Acrylics Made for Glass Projects
Another splendid choice for painting glass are acrylic paints especially made for glass. These are not the same as your everyday acrylic craft paint. They can be applied to numerous surfaces as well. Acrylic dries relatively fast and is easy to clean up. If you are producing multiple pieces (like a set of glasses), the quick drying properties will enable a faster completion time for your project. Some of my favorite brands are: FolkArt Multi-Surface Acrylic Paint and Pebeo Vitrea 160.
Paint Markers for Glass
These specialty glass paint markers and pens are used for decorating drinking glasses, jars, windows, mirrors, stones, ceramic, wood, and plastic. High Quality markers are essential for accurate lettering on glassware and jars. The primary benefit of paint markers is the ability to create with precision that other paints and brushes do not provide. Activating the Marker: Shake the marker vigorously with its cap still on every time you use it. The first time you use the pen you will need to press the tip on paper several times until the ink flows into the tip. DO NOT press it too hard. Be patient, the paint will come. Once you see paint on the paper, it is ready to paint with.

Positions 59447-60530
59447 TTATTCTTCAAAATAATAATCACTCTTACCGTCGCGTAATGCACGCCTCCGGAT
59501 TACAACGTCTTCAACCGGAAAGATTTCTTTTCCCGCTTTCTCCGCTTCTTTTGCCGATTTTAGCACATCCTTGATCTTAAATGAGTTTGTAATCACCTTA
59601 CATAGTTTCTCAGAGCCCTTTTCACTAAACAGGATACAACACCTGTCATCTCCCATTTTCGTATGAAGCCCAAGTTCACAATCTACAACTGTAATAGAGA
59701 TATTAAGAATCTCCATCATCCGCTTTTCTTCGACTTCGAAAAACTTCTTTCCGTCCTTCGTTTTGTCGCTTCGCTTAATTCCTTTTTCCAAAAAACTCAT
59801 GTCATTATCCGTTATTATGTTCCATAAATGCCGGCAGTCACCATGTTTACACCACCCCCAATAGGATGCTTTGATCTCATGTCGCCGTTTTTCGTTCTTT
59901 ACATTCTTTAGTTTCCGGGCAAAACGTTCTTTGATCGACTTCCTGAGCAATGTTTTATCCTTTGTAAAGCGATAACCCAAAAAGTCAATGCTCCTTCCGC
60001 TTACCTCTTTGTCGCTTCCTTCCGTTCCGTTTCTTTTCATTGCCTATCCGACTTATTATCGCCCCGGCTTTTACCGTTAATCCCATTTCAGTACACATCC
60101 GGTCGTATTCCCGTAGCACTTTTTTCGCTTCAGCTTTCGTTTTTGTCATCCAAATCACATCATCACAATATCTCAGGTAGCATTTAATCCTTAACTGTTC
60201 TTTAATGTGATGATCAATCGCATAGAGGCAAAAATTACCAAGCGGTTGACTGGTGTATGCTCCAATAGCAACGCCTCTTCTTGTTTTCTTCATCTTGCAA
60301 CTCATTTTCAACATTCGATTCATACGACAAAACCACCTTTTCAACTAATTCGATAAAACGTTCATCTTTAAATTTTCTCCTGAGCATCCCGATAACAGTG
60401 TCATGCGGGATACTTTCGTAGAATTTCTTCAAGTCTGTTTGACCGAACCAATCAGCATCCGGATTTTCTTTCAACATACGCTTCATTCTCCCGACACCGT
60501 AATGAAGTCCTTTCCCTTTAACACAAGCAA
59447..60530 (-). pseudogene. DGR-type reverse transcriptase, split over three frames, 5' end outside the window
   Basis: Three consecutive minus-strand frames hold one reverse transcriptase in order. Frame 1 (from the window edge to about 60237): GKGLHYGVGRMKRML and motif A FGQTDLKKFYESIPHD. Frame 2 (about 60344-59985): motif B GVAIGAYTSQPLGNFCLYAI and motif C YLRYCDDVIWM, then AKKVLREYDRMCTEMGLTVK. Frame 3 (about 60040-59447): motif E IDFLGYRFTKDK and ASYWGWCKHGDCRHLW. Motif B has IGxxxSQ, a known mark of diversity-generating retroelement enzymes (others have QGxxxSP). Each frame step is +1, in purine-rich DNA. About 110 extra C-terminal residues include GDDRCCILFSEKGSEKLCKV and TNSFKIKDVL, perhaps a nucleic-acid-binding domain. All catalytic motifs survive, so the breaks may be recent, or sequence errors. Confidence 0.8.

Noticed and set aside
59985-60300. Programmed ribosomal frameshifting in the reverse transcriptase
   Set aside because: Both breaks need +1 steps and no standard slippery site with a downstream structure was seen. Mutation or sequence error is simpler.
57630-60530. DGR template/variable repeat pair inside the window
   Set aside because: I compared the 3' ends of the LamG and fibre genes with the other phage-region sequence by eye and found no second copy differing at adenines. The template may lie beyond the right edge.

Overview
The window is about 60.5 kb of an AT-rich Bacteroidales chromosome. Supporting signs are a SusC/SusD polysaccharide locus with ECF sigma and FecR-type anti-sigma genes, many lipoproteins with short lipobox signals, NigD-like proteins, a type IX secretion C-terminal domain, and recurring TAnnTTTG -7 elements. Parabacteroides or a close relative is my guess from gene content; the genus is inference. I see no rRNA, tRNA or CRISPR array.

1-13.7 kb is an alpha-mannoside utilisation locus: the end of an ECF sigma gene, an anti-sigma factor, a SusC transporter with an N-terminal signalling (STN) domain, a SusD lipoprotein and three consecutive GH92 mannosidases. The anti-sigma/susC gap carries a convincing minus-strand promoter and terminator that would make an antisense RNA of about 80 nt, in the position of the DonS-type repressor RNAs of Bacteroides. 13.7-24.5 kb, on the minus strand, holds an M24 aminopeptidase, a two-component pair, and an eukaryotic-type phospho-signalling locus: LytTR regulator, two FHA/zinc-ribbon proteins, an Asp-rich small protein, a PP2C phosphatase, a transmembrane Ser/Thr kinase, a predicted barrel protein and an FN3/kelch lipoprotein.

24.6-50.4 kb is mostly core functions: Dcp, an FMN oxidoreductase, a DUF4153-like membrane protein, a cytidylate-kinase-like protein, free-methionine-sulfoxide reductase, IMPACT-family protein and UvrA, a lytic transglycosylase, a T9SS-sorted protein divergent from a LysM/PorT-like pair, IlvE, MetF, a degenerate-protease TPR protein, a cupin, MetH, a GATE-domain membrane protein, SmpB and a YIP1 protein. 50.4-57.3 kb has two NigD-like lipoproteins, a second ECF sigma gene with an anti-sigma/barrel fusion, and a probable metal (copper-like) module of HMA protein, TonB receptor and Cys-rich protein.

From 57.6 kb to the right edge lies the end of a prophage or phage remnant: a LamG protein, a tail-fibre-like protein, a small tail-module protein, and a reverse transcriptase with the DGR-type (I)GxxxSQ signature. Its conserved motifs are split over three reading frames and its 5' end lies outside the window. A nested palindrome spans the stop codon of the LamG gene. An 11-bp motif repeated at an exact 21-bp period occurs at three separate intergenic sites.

There are many brands of glass paint pens and markers to choose from, but let’s look at a few of the best and most popular ones available. Most come in multicolor a paint set.
- Artistro Acrylic Paint Pens One of the premier options for glass painting. These durable acrylic pens have medium tips that allow for precision and control. The many colors are vivid and dry quickly to prevent smearing and are especially useful for writing letters and creating hand-drawn art. They dry with a gloss finish. As with glass paints, the markers need to be oven cured (baked) for waterproofing and to make your design permanent.
- ELMER’S Painter’s Opaque Paint Markers Smooth and easy to use, these paints are popular for painting glass ornaments and glass jars. They are colorful, opaque acrylic paint markers available in several colors, with good coverage. The paint flows easily once the marker is activated. The paints will air dry in four days, but need to be cured to become waterproof.